I'm not sure what constitutes an answer to this question, exactly, but as a mathematician my professional opinion is that the given definition of a square is too wide. This is essentially a definition of an equilateral polygon, a very broad class of shapes which includes squares as well as rhombuses (diamond-shaped quadrilaterals), regular polygons, and many other types of polygons.

As Ram Tobolski points out, the definition also refers to the "sides" of a figure, which really only makes sense if the figure is a polygon. So of the four answer choices provided, I think "unsuitable attribute" is most correct, since a general plane figure does not have the attribute of "sides".

• I hadn't read the definition properly, and it clearly includes the rhombus - so even if it had said four sides and four straight sides it would be too wide. Nov 11, 2016 at 14:42
• Ah, indeed. So, it should even include "having four interior angles measuring 90 degrees." Nov 11, 2016 at 16:46

I'll try to demonstrate visually my point from the comments. I not only agree with the criticism of the definition by the OP, but I claim that the given definition is even wider, in that it covers not just perfect polygons.

Because the given definition

[A square is] a closed-plane figure whose sides are all equal.

applies to the following figure, which is not a polygon.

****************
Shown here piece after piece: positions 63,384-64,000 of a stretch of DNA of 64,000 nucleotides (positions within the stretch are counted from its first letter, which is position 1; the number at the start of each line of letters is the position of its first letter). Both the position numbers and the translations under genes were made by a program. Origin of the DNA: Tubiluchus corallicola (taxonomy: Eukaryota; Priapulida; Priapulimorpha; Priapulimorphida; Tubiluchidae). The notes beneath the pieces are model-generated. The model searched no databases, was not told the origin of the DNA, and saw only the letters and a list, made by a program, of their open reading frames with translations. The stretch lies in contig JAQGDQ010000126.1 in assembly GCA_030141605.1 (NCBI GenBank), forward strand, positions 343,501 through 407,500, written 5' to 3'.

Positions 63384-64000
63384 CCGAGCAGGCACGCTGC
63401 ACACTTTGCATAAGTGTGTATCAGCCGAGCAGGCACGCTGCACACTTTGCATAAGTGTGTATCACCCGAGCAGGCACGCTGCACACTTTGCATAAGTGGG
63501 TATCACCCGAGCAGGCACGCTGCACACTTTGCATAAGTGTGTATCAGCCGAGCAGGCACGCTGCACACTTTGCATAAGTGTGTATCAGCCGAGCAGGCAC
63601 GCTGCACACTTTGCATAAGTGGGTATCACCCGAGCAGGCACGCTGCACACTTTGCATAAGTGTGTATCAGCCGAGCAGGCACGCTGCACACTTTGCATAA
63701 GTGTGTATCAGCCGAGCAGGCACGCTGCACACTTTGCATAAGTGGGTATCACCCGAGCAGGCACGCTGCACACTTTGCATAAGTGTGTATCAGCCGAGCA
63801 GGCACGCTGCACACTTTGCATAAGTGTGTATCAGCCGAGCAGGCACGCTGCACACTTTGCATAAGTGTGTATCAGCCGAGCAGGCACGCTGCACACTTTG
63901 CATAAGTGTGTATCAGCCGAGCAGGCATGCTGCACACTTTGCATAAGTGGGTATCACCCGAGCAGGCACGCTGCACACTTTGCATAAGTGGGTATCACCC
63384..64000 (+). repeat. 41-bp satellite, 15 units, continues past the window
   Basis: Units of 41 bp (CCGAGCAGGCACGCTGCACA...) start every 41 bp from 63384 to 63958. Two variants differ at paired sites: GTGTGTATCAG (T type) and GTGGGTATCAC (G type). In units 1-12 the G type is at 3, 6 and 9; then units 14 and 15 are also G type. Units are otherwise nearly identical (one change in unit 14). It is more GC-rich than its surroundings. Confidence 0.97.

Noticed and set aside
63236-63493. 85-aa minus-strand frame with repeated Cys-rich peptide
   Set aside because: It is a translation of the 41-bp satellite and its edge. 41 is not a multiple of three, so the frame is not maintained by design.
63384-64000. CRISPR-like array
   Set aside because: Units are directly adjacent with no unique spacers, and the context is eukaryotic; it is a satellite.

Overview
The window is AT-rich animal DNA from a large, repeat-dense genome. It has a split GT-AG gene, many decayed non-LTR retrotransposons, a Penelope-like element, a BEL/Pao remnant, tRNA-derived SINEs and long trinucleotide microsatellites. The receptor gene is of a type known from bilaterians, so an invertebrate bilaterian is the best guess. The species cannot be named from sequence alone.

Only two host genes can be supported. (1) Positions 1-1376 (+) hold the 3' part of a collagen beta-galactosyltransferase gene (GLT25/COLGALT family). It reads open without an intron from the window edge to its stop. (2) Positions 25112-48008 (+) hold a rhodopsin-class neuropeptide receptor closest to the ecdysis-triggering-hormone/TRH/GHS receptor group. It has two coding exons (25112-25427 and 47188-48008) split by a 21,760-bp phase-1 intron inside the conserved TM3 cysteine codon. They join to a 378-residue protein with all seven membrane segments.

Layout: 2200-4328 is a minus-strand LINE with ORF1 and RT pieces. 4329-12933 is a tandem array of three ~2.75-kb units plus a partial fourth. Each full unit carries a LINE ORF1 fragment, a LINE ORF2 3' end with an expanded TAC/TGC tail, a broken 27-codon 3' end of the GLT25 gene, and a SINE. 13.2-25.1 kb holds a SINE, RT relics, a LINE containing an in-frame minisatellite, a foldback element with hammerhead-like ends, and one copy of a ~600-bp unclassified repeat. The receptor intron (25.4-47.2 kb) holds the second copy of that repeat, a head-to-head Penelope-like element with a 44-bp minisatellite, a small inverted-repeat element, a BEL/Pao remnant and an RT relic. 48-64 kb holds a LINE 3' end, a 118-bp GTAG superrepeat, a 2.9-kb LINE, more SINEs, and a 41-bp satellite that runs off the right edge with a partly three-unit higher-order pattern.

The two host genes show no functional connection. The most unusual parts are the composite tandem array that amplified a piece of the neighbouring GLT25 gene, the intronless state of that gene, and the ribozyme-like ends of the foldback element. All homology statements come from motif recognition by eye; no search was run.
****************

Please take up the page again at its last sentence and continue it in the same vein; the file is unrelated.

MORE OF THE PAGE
This figure is a closed-plane figure with four sides, all equal (trust me, they are equal :)). And it is not a polygon.

I am sorry I have to side with your teacher, but the correct answer is 3.
This conclusion is obtained by understanding the definition of "too narrow." And that is - if a definition excludes other possible members, then the definition is too narrow.
You (correctly) argue that the definition excludes other members (polygons, etc.). Therefore you should have selected the 3rd answer - the definition is too narrow.

• You seem to be confused about what it means for a definition to include or exclude something. Something is "included" in a definition if the thing satisfies the definition, and "exluded" if it does not satisfy the definition. The definition given by the OP includes many polygons that aren't squares, since these polygons satisfy the definition. These polygons shouldn't have been included in the definition, so the definition is too wide. Nov 16, 2016 at 1:34